Hi Mireira, I love your question and wish more people would ask these type of questions before starting their careers! Though many answers come to mind, to me the number one thing I wish I knew before starting my career was to have fun and travel a little before starting my full-time career.
It's important to work hard in college, work to obtain internships to gain experience, and work hard to develop your personal brand, but I wish I had taken some time to explore the world after college. You have the rest of your life to work, so don't wait until retirement to take time to get to know yourself outside of the college "bubble"!
Victoria recommends the following next steps:
- Get advice from trusted advisors and mentors about their experience.
- Spend time thinking about the career you want to enter into and see how much work/life balance they provide.
- Set personal goals and work hard to achieve them, along with your career goals!
I wish I had known that it's ok to start in one career and make changes along the way. I started my career in public accounting and after thinking about what I like most about my job it led me to switch into a human resources role at the same company. You never know where your career will take you, so don't be afraid to make changes and say yes to various opportunities along the way.
Thank you for a good question, that got me thinking...
There are always matters we realize in hindsight, and wish we knew before starting something. For me personally, I would say that I wish I knew the power of not being afraid to ask for help when needed.
I'm more of a shy person, in life and at work. I have come to see the value, and impact, of asking questions or for help when I need it. It's beneficial to those you are working for, as they get insight into your status or progress, or if you need additional assistance or resources. It's beneficial for you as you don't have to go about figuring things out on your own, you are able to share your thought process on a matter and get guidance on what the better or correct method would be.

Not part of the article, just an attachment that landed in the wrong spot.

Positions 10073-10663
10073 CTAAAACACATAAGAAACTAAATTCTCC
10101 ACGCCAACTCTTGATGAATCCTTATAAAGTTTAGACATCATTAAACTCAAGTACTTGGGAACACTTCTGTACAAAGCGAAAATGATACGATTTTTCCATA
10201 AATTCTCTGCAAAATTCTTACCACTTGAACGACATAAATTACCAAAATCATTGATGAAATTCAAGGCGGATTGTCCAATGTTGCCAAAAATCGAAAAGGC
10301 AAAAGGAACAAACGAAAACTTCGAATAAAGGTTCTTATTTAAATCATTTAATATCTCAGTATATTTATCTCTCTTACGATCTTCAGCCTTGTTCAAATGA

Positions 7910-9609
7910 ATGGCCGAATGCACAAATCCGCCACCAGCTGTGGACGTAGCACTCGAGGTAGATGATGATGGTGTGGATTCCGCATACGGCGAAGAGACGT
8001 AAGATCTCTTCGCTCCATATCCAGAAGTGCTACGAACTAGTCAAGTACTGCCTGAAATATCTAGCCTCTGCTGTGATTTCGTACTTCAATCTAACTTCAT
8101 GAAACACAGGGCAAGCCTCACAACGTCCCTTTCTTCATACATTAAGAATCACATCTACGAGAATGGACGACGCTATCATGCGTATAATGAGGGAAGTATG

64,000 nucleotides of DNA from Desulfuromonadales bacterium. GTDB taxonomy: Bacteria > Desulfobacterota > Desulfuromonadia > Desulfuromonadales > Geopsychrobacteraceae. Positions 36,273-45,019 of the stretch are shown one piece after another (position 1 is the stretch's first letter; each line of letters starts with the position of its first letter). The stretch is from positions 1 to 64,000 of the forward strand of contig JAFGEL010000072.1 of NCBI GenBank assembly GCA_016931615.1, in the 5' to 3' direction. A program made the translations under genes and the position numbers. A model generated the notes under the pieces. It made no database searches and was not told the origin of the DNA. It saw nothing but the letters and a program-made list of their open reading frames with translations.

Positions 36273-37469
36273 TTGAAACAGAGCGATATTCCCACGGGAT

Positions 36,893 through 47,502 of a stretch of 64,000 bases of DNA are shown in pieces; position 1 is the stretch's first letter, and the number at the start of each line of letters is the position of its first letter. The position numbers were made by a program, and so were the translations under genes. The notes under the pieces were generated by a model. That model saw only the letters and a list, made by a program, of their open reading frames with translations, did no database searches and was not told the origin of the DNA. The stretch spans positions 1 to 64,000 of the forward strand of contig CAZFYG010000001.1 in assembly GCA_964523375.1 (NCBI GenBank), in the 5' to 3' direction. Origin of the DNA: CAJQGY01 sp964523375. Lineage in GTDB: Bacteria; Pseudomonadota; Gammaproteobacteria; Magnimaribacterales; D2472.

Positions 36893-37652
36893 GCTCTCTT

So keep asking questions.
Great question. I hope you are getting value from each responders' piece of advice and are able to apply it to your career search. I wish I had completed more internships in my field prior to choosing the avenue I pursued. A major is extremely broad encompassing numerous positions across a variety of industries. I think the best way to determine if this would be a fit is to experience it and internships are a great way to accomplish this. I only completed one internship. I wish I could have completed at least a few so that I had a better idea of what the day to day was like in each position, in each industry so I could ensure the choice I made was truly the best fit for me.
I wish I knew what is my job interest like at the moment of defining my university major. With school background it helps you better understand the field itself. But I was still undecided "child" at that moment. Anyway it is great to keep yourself educated also while working so new options new challenges and new direction makes you more perfect. ;)
But there is one more thing... I know it is very attracting to start your work career, to become independent and to drive your life from that moment but I wish I could take a few months break, relax, travel with friends after I graduated. Enjoy your free time now because once you start working you will not have that many chances anymore. Your personal time will become as the most valuable asset...
Hope this helps! Good luck in your career!